The 10 Hottest Places in the World

Editor’s note: This Care2 favorite was originally posted on May 22, 2013. Enjoy!

Now that summer is winding down, how’s the weather in your neck of the woods?

For those of us in the Northern Hemisphere, the summer months are synonymous with warm weather, but extreme heat depends on many factors.

Human-accelerated climate change, for one, is giving rise to hotter global temperatures — and soon, extreme heat and drought could be the norm, rather than the exception. According to Foreign Policy, there’s no maximum temperature known to be lethal to humans, rather it’s all about the humidity.

Humans can survive in some pretty harsh conditions, so long as we stay hydrated. Still, I don’t think I’d want to find myself stranded in any of the world’s ten hottest — and driest — places, listed below.

10. Wadi Halfa, Sudan

wadi halfa sudan

Situated in the far north of Sudan, on the shores of Lake Nasser, Wadi Halfa is a point of entry for those coming in from Egypt. The town that exists now is actually the new Wadi Halfa.

According to WikiTravel:

The original Wadi Halfa was submerged when the Aswan High Dam created Lake Nasser in 1971. At the time, approximately 50,000 inhabitants of the area were forcibly removed from their lands and relocated to the desert, where many died of malaria and other diseases. A few Wadi Halfans, however, remain along the Nile, the river that built their ancestors’ identities as fishermen and river traders, building new settlements several times and finally settling on the current location when the flooding stopped.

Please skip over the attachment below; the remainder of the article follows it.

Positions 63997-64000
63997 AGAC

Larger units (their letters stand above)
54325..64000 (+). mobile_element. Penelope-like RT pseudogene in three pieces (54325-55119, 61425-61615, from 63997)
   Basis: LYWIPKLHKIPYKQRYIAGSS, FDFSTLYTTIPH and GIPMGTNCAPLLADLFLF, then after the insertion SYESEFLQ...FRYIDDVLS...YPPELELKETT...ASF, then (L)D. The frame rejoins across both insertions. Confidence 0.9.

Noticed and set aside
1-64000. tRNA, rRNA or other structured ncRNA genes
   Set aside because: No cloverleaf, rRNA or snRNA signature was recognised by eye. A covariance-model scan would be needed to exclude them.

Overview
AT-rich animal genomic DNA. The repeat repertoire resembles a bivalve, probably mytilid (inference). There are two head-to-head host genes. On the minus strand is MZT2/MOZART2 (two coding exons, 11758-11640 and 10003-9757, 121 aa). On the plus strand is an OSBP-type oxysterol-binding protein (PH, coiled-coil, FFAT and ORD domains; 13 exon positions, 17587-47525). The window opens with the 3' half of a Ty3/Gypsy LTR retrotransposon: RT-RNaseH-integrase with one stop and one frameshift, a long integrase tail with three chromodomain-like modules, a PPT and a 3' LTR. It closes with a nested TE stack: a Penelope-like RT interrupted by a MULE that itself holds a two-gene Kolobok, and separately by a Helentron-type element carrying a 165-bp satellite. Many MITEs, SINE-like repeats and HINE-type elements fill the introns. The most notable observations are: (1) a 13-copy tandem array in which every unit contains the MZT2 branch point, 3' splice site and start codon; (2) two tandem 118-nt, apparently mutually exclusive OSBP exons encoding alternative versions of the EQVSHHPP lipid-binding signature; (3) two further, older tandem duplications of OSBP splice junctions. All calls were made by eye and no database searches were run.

Highest recorded temperature: 127ºF

9. Aghajari, Iran

Agha_Jari

Aghajari is a city in and the capital of Aghajari District, in Behbahan County, Khuzestan Province, Iran. In the 1980s it was actually a bustling hub, with almost 65,000 residents. Thanks to the Iran-Iraq War, however, most of the population fled, leaving behind only about 14,000 (Wikipedia).

Highest recorded temperature: 128ºF

8. Ahvaz, Iran

ahvaz iran